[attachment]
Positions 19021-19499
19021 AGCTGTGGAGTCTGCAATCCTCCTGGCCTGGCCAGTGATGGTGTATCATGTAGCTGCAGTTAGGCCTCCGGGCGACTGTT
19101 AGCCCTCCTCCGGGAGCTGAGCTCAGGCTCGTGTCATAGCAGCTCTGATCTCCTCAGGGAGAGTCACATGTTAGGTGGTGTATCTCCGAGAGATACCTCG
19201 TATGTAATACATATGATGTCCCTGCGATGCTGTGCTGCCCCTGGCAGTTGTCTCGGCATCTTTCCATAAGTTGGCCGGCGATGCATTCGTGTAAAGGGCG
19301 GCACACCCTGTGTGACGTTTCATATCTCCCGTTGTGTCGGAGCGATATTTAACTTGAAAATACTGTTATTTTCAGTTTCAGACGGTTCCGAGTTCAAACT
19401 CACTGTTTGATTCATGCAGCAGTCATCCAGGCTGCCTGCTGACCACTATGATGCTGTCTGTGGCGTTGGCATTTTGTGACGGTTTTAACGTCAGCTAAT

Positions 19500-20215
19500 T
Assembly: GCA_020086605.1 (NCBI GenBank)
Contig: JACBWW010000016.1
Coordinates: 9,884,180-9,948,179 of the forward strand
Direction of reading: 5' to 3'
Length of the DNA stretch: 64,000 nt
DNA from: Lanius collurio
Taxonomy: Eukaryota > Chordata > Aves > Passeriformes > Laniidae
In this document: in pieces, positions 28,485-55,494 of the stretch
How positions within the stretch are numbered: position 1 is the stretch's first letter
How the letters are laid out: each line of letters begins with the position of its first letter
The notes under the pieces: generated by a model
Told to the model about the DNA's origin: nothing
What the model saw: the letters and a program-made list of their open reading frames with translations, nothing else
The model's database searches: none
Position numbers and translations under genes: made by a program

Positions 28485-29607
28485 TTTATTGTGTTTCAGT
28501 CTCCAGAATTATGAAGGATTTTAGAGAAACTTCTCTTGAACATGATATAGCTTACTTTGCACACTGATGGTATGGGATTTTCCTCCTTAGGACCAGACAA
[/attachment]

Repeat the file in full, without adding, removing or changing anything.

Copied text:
Positions 19021-19499
19021 AGCTGTGGAGTCTGCAATCCTCCTGGCCTGGCCAGTGATGGTGTATCATGTAGCTGCAGTTAGGCCTCCGGGCGACTGTT
19101 AGCCCTCCTCCGGGAGCTGAGCTCAGGCTCGTGTCATAGCAGCTCTGATCTCCTCAGGGAGAGTCACATGTTAGGTGGTGTATCTCCGAGAGATACCTCG
19201 TATGTAATACATATGATGTCCCTGCGATGCTGTGCTGCCCCTGGCAGTTGTCTCGGCATCTTTCCATAAGTTGGCCGGCGATGCATTCGTGTAAAGGGCG
19301 GCACACCCTGTGTGACGTTTCATATCTCCCGTTGTGTCGGAGCGATATTTAACTTGAAAATACTGTTATTTTCAGTTTCAGACGGTTCCGAGTTCAAACT
19401 CACTGTTTGATTCATGCAGCAGTCATCCAGGCTGCCTGCTGACCACTATGATGCTGTCTGTGGCGTTGGCATTTTGTGACGGTTTTAACGTCAGCTAAT

Positions 19500-20215
19500 T
Assembly: GCA_020086605.1 (NCBI GenBank)
Contig: JACBWW010000016.1
Coordinates: 9,884,180-9,948,179 of the forward strand
Direction of reading: 5' to 3'
Length of the DNA stretch: 64,000 nt
DNA from: Lanius collurio
Taxonomy: Eukaryota > Chordata > Aves > Passeriformes > Laniidae
In this document: in pieces, positions 28,485-55,494 of the stretch
How positions within the stretch are numbered: position 1 is the stretch's first letter
How the letters are laid out: each line of letters begins with the position of its first letter
The notes under the pieces: generated by a model
Told to the model about the DNA's origin: nothing
What the model saw: the letters and a program-made list of their open reading frames with translations, nothing else
The model's database searches: none
Position numbers and translations under genes: made by a program

Positions 28485-29607
28485 TTTATTGTGTTTCAGT
28501 CTCCAGAATTATGAAGGATTTTAGAGAAACTTCTCTTGAACATGATATAGCTTACTTTGCACACTGATGGTATGGGATTTTCCTCCTTAGGACCAGACAA